President-elect Donald Trump speaks at Carrier on Dec. 1  in Indianapolis. (Darron Cummings/AP)

The president was tweeting about his factory again, and Don Zering was tired of it.

“Rexnord of Indiana made a deal during the Obama Administration to move to Mexico,” President Trump wrote Sunday evening. “Fired their employees. Tax product big that's sold in U.S.”

Zering, the leader of the United Steelworkers unit at Rexnord, said Trump got it half right: The ball bearing manufacturer was laying off its 300 workers in Indianapolis and relocating to Monterrey, Mexico. The company announced those plans in October.

But Zering took issue with Trump’s pointed finger. “It’s just a bunch of bulls---,” he said Monday. “All he’s doing is blaming it on Obama. Where was Trump at in the last four or so months when we really needed him?”

Back in December, Trump slammed Rexnord on Twitter over its outsourcing plans. “Rexnord of Indiana is moving to Mexico and rather viciously firing all of its 300 workers,” he wrote. “This is happening all over our country. No more!”

That was the last they heard from him.

“He never did anything about it,” said Zering, who voted for Hillary Clinton. “He didn’t try to stop it.”

Chuck Jones, president of the United Steelworkers branch in Indianapolis, met in February with Indiana Gov. Eric Holcomb, Pence’s former deputy. Holcomb's team looked into it, he said, and later told him nobody could stop the company from packing up and leaving. (Neither the Trump administration nor Holcomb’s office responded to interview requests.)

By Monday, about a third of the 60-year-old plant 's 300 employees had already lost their jobs. Gone were the assembly lines and half the machines. The workers who remained used skeleton equipment to kept making ball bearings. Their last day is June 26.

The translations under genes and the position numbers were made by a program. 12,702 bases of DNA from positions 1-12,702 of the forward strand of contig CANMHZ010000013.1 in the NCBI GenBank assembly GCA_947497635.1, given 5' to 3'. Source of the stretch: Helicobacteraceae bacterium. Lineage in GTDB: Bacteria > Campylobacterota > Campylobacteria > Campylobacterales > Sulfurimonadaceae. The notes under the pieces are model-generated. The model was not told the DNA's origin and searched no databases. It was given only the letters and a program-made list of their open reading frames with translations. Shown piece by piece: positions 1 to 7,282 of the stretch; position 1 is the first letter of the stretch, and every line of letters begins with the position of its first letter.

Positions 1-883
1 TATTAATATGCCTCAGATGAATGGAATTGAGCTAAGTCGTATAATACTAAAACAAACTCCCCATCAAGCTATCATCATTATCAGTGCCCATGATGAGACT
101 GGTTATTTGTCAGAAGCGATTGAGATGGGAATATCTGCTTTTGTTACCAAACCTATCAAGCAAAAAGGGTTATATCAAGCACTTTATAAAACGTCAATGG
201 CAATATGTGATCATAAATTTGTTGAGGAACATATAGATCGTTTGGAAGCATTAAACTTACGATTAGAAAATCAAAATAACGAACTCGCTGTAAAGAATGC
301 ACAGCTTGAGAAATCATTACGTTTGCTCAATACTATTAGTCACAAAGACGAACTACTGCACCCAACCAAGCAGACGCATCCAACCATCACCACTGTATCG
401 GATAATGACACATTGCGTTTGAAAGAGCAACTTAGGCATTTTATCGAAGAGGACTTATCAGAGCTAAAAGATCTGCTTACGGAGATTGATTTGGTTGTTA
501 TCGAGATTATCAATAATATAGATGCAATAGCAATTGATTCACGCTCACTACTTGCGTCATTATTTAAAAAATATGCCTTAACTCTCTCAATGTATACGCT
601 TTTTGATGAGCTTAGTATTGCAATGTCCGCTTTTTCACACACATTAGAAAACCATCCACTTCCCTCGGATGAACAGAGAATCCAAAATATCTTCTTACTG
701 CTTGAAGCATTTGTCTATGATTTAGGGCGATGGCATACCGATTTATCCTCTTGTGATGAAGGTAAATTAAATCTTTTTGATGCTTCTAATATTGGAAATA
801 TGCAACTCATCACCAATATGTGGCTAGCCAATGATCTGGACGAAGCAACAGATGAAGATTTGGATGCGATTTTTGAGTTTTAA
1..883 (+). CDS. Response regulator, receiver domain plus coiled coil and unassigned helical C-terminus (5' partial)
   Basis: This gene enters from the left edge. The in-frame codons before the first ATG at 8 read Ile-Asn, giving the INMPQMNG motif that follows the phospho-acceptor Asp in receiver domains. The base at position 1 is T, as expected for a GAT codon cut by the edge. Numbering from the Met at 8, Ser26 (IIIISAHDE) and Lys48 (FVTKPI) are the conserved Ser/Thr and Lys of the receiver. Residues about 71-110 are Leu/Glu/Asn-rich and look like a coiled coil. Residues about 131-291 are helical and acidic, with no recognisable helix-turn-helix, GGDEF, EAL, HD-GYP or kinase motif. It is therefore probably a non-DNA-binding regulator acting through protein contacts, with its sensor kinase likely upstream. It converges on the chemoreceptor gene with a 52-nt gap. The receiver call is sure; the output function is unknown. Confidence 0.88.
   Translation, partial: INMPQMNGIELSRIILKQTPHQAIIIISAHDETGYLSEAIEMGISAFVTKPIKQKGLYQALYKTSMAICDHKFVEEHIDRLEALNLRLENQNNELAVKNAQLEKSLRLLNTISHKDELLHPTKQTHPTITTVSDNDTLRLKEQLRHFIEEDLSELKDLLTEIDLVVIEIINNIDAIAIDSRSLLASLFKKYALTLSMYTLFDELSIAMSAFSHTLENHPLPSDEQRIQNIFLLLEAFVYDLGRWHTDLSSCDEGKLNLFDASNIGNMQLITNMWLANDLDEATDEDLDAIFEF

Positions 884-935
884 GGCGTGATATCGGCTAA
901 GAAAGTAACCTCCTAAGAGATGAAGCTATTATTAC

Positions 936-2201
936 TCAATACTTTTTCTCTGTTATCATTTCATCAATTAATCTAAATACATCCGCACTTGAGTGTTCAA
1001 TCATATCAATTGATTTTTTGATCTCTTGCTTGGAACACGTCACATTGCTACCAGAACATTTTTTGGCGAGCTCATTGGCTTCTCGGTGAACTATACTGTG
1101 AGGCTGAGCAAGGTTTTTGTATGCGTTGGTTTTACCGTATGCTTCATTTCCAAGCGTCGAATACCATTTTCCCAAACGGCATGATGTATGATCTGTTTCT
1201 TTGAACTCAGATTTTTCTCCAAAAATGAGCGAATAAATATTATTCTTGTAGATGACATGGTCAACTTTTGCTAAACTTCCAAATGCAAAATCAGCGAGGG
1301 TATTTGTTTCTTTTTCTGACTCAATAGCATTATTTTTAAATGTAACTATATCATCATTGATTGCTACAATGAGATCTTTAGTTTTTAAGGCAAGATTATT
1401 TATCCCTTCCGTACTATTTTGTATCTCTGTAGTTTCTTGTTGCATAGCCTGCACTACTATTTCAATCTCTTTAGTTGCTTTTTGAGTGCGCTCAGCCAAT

In Indianapolis, Indiana a prayer vigil was held for the employees still at risk of losing their jobs when Carrier and Rexnord manufacturing plants are shut down and sent to Mexico. (Whitney Leaming/The Washington Post)

The company unveiled its plans to move in October 2016, about three weeks before Trump won the election. The decision, Rexnord said in a letter to the local union, would help it “operate in a more cost-effective manner.”

The workers in Indianapolis earn about $25 an hour, Jones said, while their counterparts in Mexico would be paid about $3 an hour.

Brett Voorhies, president of Indiana’s AFL-CIO chapter, questioned Trump’s threat on Sunday to raise taxes on Rexnord imports. Would such a punishment also apply to Carrier, the Indianapolis furnace-maker Trump pledged to save? (The AFL-CIO endorsed Clinton.)

Trump reached a deal in December with Carrier’s leadership — United Technologies chief executive Greg Hayes — to keep about 800 jobs slated for Mexico on American soil in exchange for $7 million in state tax credits. About 550 production jobs, however, are still getting shuttled south of the border. Those layoffs start in August. 

“I don’t see anything that he can possibly do at this point,” Voorhies said, “other than pump his chest out.”

Mike Millsap, a United Steelworkers representative who oversees workers in Indiana and Illinois, said Rexnord’s move marks a broken promise.

“Under his administration, Trump said, no more plants were going to Mexico,” Millsap said. “But people are losing their jobs as we speak. Rexnord’s going under his watch. Carrier, too.”

Five months after Trump first bashed Rexnord, it’s unclear what triggered him to tweet again. CNN’s Brian Stelter suggested the president might have caught an NBC Nightly News segment on Rexnord’s imminent move:

Chuck Jones, an Indianapolis union president, is in the national spotlight after President-elect Donald Trump insulted him on Twitter. (Whitney Leaming/The Washington Post)